The Battle of Bay Trail-D: GIGABYTE J1900N-D3V and ASUS J1900I-C Reviewedby Ian Cutress on October 17, 2014 10:00 AM EST
GIGABYTE J1900N-D3V Visual Inspection
The J1900N-D3V due to the 10W SoC under the hood uses a passive cooler with plenty of surface area to direct heat away. It is interesting that if we compare this cooler to some of the power delivery heatsinks on mainstream boards, this looks more like a cooler than they do, even though those power delivery heatsinks might actually cost more. Because these motherboards fall under the $100 bracket, little attention is paid to the presentation, although GIGABYTE has at least synchronized the heat sink and the slots to match the PCB. Also for cost reasons, the PCB looks very busy – if an engineer can replace a component with two components and still save money, this becomes the mentality for this sort of design. Every component on board is also surrounded by a white box so the automated machines can be guided onto where each IC or resistor should be.
GIGABYTE has placed the 24-pin ATX and 4-pin CPU power connectors at the edge of the motherboard making it easier to use this board in a case, something their mainstream Z77 and Z87 mini-ITX motherboards had trouble doing. At the top of the board with these connectors are the front panel header, an LPT header and a 4-pin SYS fan header. The motherboard has only two fan headers on board – one just above the SoC and a 3-pin to the left of the SoC, with this one labeled ‘CPU’. This is next to a USB 2.0 header in white.
On the right hand side we have a stacked SO-DIMM arrangement, with each module being placed the opposite way round to each other. As with upgradable laptop SO-DIMM slots, the slots have latches to fasten the modules in place. Below this is a mini-PCIe slot, suitable for a half-length WiFi module which is not included. We also get a built in speaker on the bottom right, something we tend not to see in $100+ products.
At the bottom of the board we have the PCI slot which comes from a PCIe to PCI bridge, with two SATA ports above it. This is a frustrating place to put the SATA ports, as it means a user with two devices will have to reach over the motherboard in order to connect them. The connectors also face the same direction, and if the user decides to have locking cables, the cable on the left needs to be removed before the one on the right can be taken out. To the left of these SATA ports is the front panel audio header.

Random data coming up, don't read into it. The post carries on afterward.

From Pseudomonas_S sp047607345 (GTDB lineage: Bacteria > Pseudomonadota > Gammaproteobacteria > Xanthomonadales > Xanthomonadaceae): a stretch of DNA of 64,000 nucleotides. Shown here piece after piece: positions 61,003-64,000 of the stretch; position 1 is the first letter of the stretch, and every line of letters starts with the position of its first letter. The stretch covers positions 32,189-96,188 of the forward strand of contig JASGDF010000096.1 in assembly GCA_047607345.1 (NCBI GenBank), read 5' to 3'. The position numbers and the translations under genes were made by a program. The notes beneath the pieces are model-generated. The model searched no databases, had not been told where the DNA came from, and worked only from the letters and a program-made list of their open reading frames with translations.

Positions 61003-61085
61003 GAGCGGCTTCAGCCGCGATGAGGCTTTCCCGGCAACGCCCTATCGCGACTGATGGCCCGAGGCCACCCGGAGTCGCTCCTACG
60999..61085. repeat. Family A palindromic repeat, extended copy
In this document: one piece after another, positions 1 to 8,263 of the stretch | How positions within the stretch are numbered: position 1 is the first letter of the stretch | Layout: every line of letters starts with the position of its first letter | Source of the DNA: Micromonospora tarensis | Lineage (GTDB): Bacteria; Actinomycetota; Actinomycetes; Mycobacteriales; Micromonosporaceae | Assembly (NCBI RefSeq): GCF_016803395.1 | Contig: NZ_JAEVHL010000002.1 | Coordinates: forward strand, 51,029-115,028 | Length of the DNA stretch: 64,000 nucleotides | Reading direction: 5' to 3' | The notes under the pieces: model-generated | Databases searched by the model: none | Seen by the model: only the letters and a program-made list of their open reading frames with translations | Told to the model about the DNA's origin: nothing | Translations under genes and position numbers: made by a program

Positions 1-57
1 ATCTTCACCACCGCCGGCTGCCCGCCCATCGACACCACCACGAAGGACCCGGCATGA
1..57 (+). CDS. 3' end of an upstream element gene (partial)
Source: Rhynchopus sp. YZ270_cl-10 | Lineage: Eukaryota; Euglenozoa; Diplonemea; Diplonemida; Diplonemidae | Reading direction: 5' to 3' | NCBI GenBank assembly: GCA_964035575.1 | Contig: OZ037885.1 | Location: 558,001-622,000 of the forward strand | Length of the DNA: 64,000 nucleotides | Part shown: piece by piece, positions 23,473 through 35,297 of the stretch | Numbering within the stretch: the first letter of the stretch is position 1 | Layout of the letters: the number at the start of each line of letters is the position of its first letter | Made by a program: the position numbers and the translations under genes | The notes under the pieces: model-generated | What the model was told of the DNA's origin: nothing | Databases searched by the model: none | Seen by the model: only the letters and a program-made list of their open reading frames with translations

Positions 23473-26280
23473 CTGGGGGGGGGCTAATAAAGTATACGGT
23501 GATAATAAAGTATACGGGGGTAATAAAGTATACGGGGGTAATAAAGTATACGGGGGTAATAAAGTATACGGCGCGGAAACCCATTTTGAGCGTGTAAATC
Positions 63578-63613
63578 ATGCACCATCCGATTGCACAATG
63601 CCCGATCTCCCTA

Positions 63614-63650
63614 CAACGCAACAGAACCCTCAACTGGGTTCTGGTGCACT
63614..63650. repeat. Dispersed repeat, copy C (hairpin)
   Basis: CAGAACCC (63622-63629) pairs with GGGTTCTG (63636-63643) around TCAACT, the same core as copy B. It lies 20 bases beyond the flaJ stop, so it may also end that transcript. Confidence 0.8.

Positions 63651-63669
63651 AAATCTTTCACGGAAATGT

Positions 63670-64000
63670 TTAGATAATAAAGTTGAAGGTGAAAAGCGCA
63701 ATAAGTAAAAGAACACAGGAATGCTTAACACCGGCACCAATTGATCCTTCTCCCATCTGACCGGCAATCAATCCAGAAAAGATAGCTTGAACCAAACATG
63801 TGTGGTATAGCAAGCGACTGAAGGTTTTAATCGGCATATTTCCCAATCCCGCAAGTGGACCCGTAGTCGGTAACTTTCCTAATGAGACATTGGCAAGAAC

The rear panel has separate PS/2 connectors for a mouse and keyboard, along with two COM ports, a VGA port and a DVI-D port. GIGABYTE has implemented four USB 3.0 ports by using a Renesas hub, and the two Realtek NICs provide an upgrade over the standard configuration. The 2.1 audio solution is provided by a Realtek ALC887 codec.
|Chipset||Bay Trail-D Quad Core|
|Memory Slots||Two DDR3/L SO-DIMM slots supporting up to 8GB
Up to Dual Channel, 1333 MHz
|Video Outputs||VGA (2560x1600)
|Onboard LAN||2 x Realtek|
|Onboard Audio||Realtek ALC887|
|Expansion Slots||1 x PCI
1 x Mini-PCIe
|Onboard SATA/RAID||2 x SATA 3 Gbps|
|USB 3.0||4 x USB 3.0 (Hub via SoC) [rear panel]|
|Onboard||2 x SATA
2 x Fan Header
1 x LPT Header
1 x USB 2.0 Header
1 x mini-PCIe
Front Panel Header
Front Audio Header
|Power Connectors||1 x 24-pin ATX
1 x 4-pin CPU
|Fan Headers||1 x CPU (4-pin)
1 x SYS (4-pin)
|IO Panel||1 x PS/2 Mouse Port
1 x PS/2 Keyboard Port
2 x COM Ports
4 x USB 3.0
2 x Realtek Network Ports
The GIGABYTE J1900N-D3V splits the four PCIe lanes from the chipset into a mini-PCIe slot, a PCIe to PCI bridge and two Realtek NICs. This is perhaps a good scenario for a machine that needs to be networked, although storage users miss out. Other configurations might have revolved around a SATA controller, a PCIe 2.0 x1 slot or a true USB 3.0 controller. But at the price point, users have to bring along their own WiFi and antenna bracket.